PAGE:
LED Insights: Color Temperature vs. Color Rendering Index

Understandcolor temperature and color rendering for LED-based signage applications

White LED modules are commonplace for backlighting illuminated signs and are being used in applications from channel letters to cabinets and graphic advertising boxes. However, not all white LEDs are created equal. LEDs are generally monochromatic, meaning that they emit a very narrow spectrum (band) of light.

In order to make white light, LED lamp manufacturers cover a blue LED chip with a phosphor. This phosphor converts the blue light to a broad spectrum. This process adds some art to LED manufacturing, as there can be both variations in the phosphor thickness and distribution.

Since this is a batch process, it also can create variations from batch to batch. Depending upon the manufacturing parameters, there are a range of hues of white that are created from a yellow-red to a blue-white coloration. Depending on the application, these color variations or hues can have a significant impact on the effectiveness, perceived “brightness” and quality of your sign.

In this article we will provide an overview of color temperature and color rendering and how to choose the correct “color” of white to optimize your sign application. First, we need to define some key variables.

What is CCT?

Correlated color temperature (CCT) is a description of the warmth or coolness of a light source. When a piece of metal is heated, the color appears red in appearance and gradually changes color to orange, yellow, white, blue-white, and finally a deeper blue color. The temperature of this metal is a thermal measurement in degrees Kelvin or absolute temperature.

While LED lighting does not perfectly match the output of this piece of metal, we use the CCT convention to describe the appearance of light as it relates to this type of black body radiator. The sun is an ideal blackbody radiator and above atmosphere has a CCT of about 5900K. Depending upon the time of day and conditions, the CCT we see varies between 5000K at horizon daylight to 6500K during overcast conditions. In general lighting, warmer CCTs that mimic candlelight are used to create relaxation, and cooler CCTs are used to enhance concentration in office environments (see Figure 1).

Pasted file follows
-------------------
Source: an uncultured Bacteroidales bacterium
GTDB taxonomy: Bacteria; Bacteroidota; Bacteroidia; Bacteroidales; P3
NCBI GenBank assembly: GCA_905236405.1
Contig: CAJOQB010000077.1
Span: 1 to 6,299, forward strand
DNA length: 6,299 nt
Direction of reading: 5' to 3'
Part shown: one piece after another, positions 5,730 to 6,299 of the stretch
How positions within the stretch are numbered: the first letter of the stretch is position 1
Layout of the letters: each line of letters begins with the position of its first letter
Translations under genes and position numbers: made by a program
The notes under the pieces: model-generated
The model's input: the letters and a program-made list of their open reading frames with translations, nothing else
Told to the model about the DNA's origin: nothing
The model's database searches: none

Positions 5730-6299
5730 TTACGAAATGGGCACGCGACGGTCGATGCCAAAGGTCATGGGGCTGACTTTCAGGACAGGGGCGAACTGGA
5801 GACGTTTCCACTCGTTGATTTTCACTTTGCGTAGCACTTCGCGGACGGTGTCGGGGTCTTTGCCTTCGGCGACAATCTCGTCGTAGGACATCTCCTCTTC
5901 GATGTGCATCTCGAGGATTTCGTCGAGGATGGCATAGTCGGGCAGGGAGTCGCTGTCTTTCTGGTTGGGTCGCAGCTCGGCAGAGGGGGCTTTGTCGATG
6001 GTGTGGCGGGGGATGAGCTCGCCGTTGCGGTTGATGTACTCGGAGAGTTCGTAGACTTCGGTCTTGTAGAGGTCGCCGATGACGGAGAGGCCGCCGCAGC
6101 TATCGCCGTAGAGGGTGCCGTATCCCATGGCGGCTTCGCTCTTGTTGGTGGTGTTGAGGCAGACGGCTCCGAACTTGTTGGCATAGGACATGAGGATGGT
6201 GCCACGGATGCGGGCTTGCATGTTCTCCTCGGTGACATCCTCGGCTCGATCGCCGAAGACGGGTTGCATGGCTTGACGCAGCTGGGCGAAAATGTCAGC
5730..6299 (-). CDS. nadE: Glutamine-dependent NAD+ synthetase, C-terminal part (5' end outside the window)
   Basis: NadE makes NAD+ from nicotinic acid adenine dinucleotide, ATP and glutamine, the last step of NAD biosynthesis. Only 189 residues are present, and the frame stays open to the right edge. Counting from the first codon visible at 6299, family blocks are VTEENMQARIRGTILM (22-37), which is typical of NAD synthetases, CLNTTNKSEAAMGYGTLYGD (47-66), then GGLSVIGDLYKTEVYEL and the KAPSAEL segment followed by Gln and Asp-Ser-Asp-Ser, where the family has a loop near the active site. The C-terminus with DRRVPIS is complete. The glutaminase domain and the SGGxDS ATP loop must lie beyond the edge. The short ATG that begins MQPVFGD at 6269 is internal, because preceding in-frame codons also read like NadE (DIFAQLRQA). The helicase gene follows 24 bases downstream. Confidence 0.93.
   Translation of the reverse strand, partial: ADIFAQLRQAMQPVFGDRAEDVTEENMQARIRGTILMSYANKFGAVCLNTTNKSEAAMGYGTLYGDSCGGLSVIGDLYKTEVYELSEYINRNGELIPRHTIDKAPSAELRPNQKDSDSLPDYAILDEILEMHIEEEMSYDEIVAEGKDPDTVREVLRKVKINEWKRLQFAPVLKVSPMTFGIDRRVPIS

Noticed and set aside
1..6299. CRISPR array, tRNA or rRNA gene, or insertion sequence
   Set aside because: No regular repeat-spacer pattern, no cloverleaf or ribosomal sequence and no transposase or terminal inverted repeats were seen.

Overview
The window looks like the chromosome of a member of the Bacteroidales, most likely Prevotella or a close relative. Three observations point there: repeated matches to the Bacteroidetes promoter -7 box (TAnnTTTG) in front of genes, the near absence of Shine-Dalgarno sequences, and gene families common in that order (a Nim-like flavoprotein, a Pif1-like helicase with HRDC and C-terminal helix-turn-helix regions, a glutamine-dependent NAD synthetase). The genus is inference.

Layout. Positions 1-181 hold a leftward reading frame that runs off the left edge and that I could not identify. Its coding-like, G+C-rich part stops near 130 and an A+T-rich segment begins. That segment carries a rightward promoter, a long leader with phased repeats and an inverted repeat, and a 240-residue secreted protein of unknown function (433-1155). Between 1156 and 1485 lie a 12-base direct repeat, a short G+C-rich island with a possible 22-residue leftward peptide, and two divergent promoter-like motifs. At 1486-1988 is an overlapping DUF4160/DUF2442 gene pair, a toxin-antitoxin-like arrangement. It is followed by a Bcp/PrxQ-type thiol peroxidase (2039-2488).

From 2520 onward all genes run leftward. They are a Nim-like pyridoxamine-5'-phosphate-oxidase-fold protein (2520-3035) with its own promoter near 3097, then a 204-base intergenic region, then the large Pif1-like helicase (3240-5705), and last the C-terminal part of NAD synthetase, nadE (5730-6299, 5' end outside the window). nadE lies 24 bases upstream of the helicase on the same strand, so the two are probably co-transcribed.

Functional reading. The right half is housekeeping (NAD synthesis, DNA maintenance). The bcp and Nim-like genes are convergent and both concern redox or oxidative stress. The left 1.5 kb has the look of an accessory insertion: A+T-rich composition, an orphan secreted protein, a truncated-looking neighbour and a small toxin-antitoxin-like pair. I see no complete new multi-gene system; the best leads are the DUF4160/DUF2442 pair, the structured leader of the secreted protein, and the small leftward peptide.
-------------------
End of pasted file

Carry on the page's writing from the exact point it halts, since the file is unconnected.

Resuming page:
What is CRI?

Color rendering index (CRI) is a quantitative measure of how well a light source renders colors versus an ideal blackbody radiator. Without getting too technical, it is calculated by taking eight CIE (International Commission on Illumination) standard color data points and comparing them to a standard.

A general CRI (Ra) is calculated by taking the arithmetic mean of these points. The smaller the average difference in chromaticities versus the ideal standard, the higher the CRI. A CRI of 100 represents the maximum value. A table of typical CRI values of various light sources is shown in Figure 2.

Let me make an important point. Higher CRI does not mean “better.” CRI is important when you are back-illuminating graphics. Typically, a CRI value greater than 80 is more than acceptable. However, one should consider the graphic as well. Sometimes color appearance (typically determined by CCT) is more important than color fidelity (CRI).

For instance, say you are trying to highlight a burger and fries, it may be more important to highlight warmer tones, even at the expense of a higher CRI. You may be surprised how well an 80 CRI product performs and may be disappointed with a 90+ CRI product depending on the graphic. As a general rule, when looking at LED backlighting for graphics, CCTs in the 4000-5000K range and above 80 CRI are the most versatile and will do a good job of lighting both warmer and cooler colors in the same sign at high fidelity. An example would be the American flag, where a higher CRI will render all three colors accurately.

CCTs and Cabinet Signs/Channel Letters